He added: "We will now move to consolidate our position * we still believe in mass protests. Until we have attained our goals we see no reason why we should abandon [plans for protests]."
Tsvangirai has threatened to call mass protests this winter against Mugabe and his government. He says the mass protests, whose date he is still to name, are meant to force Mugabe to relinquish power to a government of national unity to be tasked to write a new and democratic Constitution that would ensure free and fair elections held under international supervision.
Mugabe and his government, who had hoped for victory in Budiriro to show they were recapturing urban support from a splintered MDC, have not taken idly the opposition's threats to call mass protests, with the veteran president warning Tsvangirai he would be "dicing with death" if he ever attempted to instigate a Ukraine-style popular revolt in Zimbabwe.
In a fresh crackdown against dissension, the police last week arrested several church and civic leaders for organising public prayers and marches to mark last year's controversial home-demolition exercise by the government.
The police also banned the marches and prayers, fearing they could easily turn into mass protests against Mugabe and his government.
However, the marches went ahead in the second-largest city of Bulawayo after organisers had obtained a court order barring the police from stopping the march.
Political analysts say although Zimbabweans have largely been cowed by Mugabe's tactics of routinely deploying riot police and the military to crush street protests, worsening hunger and poverty are fanning public anger that Tsvangirai -- with proper planning and organisation -- could easily manipulate.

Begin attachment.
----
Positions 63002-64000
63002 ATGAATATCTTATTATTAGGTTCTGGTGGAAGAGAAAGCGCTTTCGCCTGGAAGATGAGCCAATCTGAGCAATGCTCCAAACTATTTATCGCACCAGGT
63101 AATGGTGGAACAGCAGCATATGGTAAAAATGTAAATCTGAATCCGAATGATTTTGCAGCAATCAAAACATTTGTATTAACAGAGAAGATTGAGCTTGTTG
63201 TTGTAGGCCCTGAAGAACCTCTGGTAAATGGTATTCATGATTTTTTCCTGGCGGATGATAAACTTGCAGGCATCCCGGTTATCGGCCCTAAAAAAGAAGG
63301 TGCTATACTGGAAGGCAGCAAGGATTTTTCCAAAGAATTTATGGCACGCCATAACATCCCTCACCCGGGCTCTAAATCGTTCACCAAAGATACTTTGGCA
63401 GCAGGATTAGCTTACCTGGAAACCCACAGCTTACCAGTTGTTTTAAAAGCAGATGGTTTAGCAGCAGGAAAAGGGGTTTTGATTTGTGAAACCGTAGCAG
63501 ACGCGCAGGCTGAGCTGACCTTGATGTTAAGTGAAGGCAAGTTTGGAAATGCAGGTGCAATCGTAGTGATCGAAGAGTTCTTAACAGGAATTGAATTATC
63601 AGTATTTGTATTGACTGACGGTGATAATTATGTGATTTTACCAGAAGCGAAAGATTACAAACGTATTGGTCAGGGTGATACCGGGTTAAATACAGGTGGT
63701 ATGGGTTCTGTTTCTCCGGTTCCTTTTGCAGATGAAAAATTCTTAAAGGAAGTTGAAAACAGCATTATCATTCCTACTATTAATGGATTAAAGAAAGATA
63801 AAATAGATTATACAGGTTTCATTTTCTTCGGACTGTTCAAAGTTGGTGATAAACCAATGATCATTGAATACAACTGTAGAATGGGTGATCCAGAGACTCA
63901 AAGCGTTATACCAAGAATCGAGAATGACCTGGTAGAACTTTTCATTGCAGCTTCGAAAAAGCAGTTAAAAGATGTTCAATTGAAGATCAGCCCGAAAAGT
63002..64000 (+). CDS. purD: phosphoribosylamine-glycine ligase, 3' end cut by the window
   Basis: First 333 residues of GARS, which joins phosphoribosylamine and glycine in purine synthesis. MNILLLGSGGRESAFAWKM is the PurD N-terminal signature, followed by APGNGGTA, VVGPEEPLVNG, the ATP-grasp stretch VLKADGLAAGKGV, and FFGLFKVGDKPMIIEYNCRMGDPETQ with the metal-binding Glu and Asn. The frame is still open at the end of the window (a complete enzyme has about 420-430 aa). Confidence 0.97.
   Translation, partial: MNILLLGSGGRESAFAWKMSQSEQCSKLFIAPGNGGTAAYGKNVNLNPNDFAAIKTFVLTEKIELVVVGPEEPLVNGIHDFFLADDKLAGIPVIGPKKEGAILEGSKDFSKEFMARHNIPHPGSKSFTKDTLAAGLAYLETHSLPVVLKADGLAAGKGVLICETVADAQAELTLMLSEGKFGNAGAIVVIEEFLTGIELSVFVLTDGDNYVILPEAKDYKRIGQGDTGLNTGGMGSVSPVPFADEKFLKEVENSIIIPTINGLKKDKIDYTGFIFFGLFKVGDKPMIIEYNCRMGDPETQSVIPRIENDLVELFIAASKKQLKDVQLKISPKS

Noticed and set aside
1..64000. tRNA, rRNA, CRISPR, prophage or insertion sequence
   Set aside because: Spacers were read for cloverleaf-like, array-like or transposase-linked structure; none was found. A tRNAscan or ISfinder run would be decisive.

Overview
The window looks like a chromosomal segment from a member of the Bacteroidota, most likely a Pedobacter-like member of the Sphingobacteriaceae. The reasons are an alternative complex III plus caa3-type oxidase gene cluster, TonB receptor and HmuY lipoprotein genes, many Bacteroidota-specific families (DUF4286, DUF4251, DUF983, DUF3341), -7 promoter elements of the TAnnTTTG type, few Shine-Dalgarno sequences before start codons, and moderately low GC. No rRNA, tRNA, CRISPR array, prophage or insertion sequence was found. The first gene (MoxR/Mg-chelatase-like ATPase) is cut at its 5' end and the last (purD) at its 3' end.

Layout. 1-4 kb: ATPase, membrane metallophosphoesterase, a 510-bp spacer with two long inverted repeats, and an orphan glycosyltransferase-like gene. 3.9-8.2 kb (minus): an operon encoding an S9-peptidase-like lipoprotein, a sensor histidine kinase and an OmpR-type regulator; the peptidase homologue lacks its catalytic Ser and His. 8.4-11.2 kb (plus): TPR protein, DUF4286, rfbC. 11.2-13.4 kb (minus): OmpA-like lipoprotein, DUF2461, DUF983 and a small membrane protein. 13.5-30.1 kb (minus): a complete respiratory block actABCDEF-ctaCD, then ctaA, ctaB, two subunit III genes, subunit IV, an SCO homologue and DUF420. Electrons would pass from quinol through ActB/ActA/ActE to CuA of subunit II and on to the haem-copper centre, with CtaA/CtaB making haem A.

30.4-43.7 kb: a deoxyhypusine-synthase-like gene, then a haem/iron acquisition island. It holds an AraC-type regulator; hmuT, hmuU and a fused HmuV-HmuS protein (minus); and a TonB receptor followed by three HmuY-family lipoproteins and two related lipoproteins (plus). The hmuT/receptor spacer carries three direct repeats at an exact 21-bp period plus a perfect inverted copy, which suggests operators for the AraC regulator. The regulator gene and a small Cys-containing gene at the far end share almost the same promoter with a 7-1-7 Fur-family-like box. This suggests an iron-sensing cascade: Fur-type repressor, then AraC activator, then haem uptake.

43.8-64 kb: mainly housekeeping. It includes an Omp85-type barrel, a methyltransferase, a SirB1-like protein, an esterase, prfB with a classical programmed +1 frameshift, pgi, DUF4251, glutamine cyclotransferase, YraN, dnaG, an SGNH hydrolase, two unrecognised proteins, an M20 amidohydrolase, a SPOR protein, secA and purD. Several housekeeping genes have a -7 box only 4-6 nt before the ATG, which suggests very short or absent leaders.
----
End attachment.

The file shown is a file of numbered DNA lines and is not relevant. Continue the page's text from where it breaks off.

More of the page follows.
Zimbabwe is in the grip of a severe six-year old economic crisis that has seen inflation breaching the 1 000% barrier. Last year, the World Bank said Zimbabwe's economic crisis was unprecedented for a country not at war.
The MDC and major Western governments blame Mugabe for wrecking the country's economy, which was one of the strongest in Africa at independence from Britain 26 years ago.
Mugabe denies the charge blaming the crisis on sabotage by Britain and her allies after he seized white-owned farms for redistribution to landless blacks six years ago.
The Harare authorities recently hiked salaries for civil servants, with the lowest-paid soldier now earning about Z$27-million while the lowest-paid school teacher now takes home about Z$33-million.
But the salaries are still way below the poverty datum line, which the government's Consumer Council of Zimbabwe says now stands at a staggering Z$42-million a month for an average family of six.
The Zimbabwe government often accuses the ZCTU, a strong ally of the MDC, of pushing a political agenda to remove Mugabe from power.
Meanwhile, Matombo and Lucia Matibenga retained their posts as president and first vice-president respectively during the ZCTU congress that ended on Saturday. -- ZimOnline